The Forgiveness of Sin: A Practical Exposition Upon Psalm 130 (eBook)

by John Owen

In ePub. mobi, .pdf & .Docx formats

HT: Thanks to Lionel Dyck for his help with the .pdf and docx formats

THE circumstances in which this Exposition of Psalm 130 originated are peculiarly interesting. Dr Owen himself, in a statement made to Mr Richard Davis, who ultimately became pastor of a church in Rowel, Northamptonshire, explains the occasion which led him to a very careful examination of the fourth verse in the psalm. Mr Davis, being under religious impressions, had sought a conference with Owen. In the course of the conversation, Dr Owen put the question, "Young man, pray in what manner do you think to go to God?" "Through the Mediator, sir," answered Mr Davis. "That is easily said," replied the Doctor, "but I assure you it is another thing to go to God through the Mediator than many who make use of the expression are aware of. I myself preached Christ," he continued, "some years, when I had but very little, if any, experimental acquaintance with access to God through Christ; until the Lord was pleased to visit me with sore affliction, whereby I was brought to the mouth of the grave, and under which my soul was oppressed with horror and darkness; but God graciously relieved my spirit by a powerful application of Psalm 130:4, But there is forgiveness with thee, that thou mayest be feared;' from whence I received special instruction, peace, and comfort, in drawing near to God through the Mediator, and preached thereupon immediately after my recovery." The incident to which he refers had occurred at an early period in his public life; and it is probable this Exposition is the substance of the discourses which he preached on his recovery from affliction, under the influence of enlivened faith in the mediation of Christ. We cannot wonder that the particular verse which had proved to Owen a spring of refreshment in a weary place, should receive prominent and prolonged consideration in this work. The exposition of it constitutes nearly three-fourths of the whole treatise. These facts, moreover, account for its prevailing character. It is hardly a specimen of pure commentary, so much as a series of discourses, with the verses of the psalm, and more especially the fourth verse, as the texts selected. The charge of prolixity and diffuseness, urged against this work, applies only if it be tried by the rules according to which we estimate the merits of a commentary. There are, for example, thirteen separate facts and arguments, illustrative of the great doctrine that there is forgiveness with God, each opening up very precious mines of thought and inquiry, but all of them out of place, at least in the length to which they extend, if viewed simply as the exposition of a verse. The reader bent on his own edification, rather than on judging of the work by the standard of a very rigid criticism, not unthankful for what of commentary proper it contains, will be happy that the author took a course leaving him free to indulge in that teeming opulence of evangelical illustration, and frequency of awakening appeals, which impart a distinctive character and peculiar interest to the work.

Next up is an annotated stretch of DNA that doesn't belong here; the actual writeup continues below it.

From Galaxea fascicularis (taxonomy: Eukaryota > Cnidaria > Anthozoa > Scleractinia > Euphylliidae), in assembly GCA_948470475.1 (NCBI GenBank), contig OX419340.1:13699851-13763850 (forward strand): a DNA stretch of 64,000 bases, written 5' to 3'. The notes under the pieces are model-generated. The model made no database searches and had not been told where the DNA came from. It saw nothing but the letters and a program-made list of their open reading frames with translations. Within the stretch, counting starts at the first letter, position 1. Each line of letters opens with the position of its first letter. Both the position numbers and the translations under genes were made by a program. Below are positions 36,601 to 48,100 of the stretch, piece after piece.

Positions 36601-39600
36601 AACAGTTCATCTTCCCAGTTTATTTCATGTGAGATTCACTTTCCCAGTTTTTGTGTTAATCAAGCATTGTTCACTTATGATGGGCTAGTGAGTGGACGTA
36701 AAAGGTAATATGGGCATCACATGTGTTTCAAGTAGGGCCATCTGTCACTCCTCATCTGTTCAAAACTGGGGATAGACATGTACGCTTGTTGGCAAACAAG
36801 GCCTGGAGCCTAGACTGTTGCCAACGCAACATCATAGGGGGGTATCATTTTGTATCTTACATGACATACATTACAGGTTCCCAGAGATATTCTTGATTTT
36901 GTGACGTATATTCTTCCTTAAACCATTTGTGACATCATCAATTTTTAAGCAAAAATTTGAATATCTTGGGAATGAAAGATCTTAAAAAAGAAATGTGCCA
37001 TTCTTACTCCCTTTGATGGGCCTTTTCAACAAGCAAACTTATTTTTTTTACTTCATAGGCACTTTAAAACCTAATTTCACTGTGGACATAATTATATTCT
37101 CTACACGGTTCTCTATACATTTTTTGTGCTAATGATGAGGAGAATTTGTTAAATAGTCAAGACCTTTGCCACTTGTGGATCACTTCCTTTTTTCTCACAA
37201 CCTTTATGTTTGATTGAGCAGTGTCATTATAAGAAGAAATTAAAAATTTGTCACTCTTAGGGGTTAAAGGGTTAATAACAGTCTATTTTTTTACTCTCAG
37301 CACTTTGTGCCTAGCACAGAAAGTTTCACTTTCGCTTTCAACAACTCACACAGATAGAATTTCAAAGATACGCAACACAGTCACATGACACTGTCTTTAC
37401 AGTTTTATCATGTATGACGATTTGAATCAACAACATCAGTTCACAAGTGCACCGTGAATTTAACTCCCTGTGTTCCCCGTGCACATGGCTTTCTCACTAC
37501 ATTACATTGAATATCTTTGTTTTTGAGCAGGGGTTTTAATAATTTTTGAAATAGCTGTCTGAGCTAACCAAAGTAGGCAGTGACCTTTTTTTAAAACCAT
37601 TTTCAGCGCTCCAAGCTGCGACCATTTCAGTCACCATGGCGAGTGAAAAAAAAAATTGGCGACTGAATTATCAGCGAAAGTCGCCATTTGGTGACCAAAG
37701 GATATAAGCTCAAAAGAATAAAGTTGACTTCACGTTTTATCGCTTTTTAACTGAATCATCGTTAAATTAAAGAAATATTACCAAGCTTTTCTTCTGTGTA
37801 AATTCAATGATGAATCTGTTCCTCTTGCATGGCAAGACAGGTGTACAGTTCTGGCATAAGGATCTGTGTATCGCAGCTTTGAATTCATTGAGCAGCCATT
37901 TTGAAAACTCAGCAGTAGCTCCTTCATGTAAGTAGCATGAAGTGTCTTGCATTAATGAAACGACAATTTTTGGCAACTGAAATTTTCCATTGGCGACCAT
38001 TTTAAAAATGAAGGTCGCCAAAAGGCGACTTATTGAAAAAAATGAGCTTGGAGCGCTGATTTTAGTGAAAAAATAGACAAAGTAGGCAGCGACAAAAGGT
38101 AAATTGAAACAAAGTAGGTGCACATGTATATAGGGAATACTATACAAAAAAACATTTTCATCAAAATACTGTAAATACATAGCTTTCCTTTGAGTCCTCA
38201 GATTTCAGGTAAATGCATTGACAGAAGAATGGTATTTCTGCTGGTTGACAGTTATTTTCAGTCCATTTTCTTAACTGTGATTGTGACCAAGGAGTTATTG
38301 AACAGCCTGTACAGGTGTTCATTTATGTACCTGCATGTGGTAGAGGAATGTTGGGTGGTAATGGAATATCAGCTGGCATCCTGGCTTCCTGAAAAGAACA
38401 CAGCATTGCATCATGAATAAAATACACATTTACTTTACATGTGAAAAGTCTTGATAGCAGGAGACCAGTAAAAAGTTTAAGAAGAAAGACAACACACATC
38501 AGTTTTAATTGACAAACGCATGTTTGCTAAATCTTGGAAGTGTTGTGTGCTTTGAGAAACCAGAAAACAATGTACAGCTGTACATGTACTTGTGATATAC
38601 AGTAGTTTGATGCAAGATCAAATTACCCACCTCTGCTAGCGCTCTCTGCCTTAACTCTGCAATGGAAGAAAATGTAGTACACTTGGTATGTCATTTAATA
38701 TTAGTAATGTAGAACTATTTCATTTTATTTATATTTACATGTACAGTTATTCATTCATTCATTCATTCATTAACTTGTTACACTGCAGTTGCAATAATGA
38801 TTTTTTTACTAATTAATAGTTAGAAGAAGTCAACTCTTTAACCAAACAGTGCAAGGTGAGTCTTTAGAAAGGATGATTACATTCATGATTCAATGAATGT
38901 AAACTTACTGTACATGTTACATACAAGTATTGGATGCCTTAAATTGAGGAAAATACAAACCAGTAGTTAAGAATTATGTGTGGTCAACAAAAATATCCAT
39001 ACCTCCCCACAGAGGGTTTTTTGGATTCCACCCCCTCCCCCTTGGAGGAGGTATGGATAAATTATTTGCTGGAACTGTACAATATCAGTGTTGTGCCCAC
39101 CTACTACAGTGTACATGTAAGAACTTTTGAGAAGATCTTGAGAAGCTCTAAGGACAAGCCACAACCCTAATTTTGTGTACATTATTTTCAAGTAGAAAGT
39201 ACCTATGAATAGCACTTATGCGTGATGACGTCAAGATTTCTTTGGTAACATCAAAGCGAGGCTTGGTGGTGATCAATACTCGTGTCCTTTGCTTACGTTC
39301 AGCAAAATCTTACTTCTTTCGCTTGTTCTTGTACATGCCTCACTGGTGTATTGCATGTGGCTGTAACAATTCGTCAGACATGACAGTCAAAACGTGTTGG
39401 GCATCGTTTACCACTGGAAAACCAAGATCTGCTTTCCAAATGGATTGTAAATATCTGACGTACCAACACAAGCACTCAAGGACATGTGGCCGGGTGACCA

The original imprimatur of the volume bears date 1668; and such, according to all authorities, was the year in which it first appeared. We have seen an edition printed in 1669, and another printed in 1680. The latter must correspond with, and must have been printed from the first edition, for it contains some sentences quite obscure and incomplete, which are corrected in the edition of 1669. It is singular, also, that every modern reprint should embody the inaccuracies of the first edition.—ED.

 

TABLE OF CONTENTS